Updated: Jul 23
Radio amateurs today use coaxial cable to connect the equipment to an antenna. Prior to its invention, the common transmission line was an open-wire balanced feeder made from wire and insulating spacers. The history of coaxial cable is an interesting topic.
First recorded patent for coaxial line
The first known patent granted for coaxial the transmission line was a British patent in 1880 to Oliver Heaviside, a self-taught British electrical engineer. Those astute in history will recognize the name as the one due to the Kennelly-Heaviside layer; we now call the ionosphere, which Heaviside in conjunction with Kennelly discovered the reflecting medium-high above Earth. Heaviside was the nephew of the British inventor Sir Charles Wheatstone, the co-inventor of the British telegraph system and known for his invention of the Wheatstone Bridge to measure resistance.
Heaviside’s coaxial cable was a copper tube, which formed the outer of the line. The inner concentric (coaxial) conductor was a copper wire which was supported by insulating discs to keep the central wire a constant distance from the inner of the copper tube. The major dielectric was air, giving low loss to signals traveling along with it.
The use of the word “cable” as we know it today for coaxial lines implies a flexible type of conductor. In the old days, the word cable meant anything that contained wires, such as mains cable, or telephone cable with multiple pairs. Similarly, transatlantic cables could be multiple pairs or coaxial lines or a mixture of both types, today we also have fiber optic cable, but the “conductors” are strands of glass or plastic to act as a waveguide for a light source.
Heaviside was a prolific experimenter and he coined the names of several items used today. He invented the word impedance, admittance, conductance, permeability, inductance, reactance, reluctance, and permittance, which we still use today. (He seemed to like the use of the letters ANCE at the end of the item). He also solved Maxwell’s equations and invented differential equations in order to perform this work.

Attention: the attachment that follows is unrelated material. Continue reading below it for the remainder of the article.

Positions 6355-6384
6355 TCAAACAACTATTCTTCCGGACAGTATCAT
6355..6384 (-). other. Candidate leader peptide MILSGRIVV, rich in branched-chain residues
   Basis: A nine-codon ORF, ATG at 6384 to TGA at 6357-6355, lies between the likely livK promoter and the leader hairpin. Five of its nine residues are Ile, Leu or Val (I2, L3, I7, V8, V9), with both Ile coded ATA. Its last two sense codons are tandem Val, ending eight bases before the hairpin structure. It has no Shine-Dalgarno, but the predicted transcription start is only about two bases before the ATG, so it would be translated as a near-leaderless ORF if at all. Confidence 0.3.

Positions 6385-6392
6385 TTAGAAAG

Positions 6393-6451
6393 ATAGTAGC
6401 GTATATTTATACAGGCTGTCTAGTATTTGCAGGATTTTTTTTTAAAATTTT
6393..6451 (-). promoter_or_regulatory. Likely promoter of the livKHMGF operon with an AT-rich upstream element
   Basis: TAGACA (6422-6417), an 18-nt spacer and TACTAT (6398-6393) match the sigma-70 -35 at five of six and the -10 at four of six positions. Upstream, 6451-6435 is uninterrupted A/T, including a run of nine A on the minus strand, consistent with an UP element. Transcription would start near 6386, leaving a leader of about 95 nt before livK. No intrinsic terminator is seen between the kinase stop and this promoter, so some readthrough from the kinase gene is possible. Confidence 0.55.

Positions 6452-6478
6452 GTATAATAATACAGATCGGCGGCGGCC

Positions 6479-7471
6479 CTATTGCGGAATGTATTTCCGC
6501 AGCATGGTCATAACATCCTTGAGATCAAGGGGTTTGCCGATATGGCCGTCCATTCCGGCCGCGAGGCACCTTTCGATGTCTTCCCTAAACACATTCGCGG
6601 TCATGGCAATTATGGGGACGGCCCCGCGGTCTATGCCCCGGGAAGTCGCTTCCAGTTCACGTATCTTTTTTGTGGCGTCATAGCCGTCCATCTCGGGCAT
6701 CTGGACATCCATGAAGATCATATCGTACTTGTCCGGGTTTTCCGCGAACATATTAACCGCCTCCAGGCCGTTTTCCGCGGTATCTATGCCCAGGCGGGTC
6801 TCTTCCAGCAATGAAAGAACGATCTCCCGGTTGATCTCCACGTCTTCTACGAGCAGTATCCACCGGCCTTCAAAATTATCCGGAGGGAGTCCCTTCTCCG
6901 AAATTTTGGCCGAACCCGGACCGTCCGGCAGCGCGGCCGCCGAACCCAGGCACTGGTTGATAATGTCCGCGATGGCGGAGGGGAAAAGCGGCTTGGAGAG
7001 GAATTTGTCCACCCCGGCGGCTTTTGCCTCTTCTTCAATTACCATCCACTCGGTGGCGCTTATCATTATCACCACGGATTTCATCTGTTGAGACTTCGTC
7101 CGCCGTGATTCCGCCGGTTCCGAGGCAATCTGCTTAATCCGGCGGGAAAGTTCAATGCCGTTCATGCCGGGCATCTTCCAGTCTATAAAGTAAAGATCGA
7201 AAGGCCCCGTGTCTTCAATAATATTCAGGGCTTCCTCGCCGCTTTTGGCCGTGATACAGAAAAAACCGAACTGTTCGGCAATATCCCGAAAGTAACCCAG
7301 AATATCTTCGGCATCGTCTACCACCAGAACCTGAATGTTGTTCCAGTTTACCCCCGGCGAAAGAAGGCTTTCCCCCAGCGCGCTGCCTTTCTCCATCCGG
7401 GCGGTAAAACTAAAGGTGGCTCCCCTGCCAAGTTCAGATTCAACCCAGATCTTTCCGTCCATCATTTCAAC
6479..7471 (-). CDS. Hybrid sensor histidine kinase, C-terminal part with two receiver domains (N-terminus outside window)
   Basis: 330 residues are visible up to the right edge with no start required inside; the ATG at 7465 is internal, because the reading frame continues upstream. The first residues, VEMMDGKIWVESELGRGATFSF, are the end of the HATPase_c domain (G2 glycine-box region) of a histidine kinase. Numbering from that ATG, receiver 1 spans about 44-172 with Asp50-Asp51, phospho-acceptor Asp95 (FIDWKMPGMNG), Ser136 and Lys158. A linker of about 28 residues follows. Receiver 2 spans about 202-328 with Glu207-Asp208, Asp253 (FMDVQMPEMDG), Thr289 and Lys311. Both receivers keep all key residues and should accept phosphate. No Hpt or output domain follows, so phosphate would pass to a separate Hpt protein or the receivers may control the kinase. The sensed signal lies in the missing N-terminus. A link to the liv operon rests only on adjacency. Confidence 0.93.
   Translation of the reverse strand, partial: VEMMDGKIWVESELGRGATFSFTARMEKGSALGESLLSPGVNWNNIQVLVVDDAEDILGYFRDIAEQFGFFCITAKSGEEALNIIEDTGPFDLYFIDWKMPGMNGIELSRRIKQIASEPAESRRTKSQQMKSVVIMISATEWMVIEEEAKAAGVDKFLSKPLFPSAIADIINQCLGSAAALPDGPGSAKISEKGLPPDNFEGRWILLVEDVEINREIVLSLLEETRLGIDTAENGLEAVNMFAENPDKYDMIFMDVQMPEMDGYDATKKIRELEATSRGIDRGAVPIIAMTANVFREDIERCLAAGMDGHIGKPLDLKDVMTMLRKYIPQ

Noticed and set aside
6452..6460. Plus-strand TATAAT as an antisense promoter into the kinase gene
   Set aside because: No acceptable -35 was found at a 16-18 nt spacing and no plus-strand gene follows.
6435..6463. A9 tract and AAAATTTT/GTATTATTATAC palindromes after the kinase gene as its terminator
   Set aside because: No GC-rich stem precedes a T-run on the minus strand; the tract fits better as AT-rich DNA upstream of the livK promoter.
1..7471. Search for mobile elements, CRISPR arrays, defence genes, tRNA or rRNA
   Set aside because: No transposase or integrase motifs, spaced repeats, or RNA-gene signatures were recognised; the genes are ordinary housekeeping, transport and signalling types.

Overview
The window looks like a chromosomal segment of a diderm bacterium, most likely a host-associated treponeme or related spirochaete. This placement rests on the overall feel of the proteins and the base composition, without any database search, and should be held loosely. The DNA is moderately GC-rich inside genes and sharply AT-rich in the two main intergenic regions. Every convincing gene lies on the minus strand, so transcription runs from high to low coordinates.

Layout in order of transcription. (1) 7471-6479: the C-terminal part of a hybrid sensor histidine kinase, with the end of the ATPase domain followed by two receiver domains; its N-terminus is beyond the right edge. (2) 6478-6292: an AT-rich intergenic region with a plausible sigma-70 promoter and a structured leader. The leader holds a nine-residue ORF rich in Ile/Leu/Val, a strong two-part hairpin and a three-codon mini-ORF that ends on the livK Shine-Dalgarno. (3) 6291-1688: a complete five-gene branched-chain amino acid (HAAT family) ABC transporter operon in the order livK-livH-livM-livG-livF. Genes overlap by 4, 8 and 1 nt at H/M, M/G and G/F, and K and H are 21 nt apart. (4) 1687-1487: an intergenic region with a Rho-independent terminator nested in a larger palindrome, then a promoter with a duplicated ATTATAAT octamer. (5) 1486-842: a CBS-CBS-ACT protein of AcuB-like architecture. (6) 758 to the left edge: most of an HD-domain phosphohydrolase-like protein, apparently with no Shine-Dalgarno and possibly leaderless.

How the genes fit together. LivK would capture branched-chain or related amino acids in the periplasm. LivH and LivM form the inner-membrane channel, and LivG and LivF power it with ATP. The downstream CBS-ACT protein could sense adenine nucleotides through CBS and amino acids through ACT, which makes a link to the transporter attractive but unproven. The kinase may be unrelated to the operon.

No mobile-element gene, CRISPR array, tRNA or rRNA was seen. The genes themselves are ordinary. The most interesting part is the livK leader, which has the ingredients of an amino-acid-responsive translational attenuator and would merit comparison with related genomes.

Heaviside’s coaxial transmission lines found many uses; not the least was the transatlantic cables used to carry telegraph and later telephone traffic over vast distances. The first transatlantic telegraph cable was a normal wire cable laid in the late 1800s and was a disaster. The inventor was Lord Kelvin, earlier Sir William Thompson. He, however, did not know about distributed capacitance, inductance and impedance, the signal loading on this cable was so high it limited the signaling speed to about 5wpm. Unfortunately, the cable failed about 2 weeks after it was laid and was never re-established. It was a financial disaster for the sponsors.
A German patent in 1884 was granted to Ernst Werner von Siemens for a concentric coaxial transmission line similar to Heaviside’s design, but little detail is known about this patent or whether the cable was ever put into service.
US patent for coaxial cable
The next known patent for coaxial cable was granted to two American engineers. This patent granted in 1931 was almost the same as Heaviside’s original design but had a subtle difference. It was semi-flexible and could be coiled more easily. The patent diagram clearly shows a similar construction to Heaviside’s design with an outer copper jacket and inner wire supported by insulating discs. U.S. Patent No. 1,835,031 for a “concentric conducting system” was aw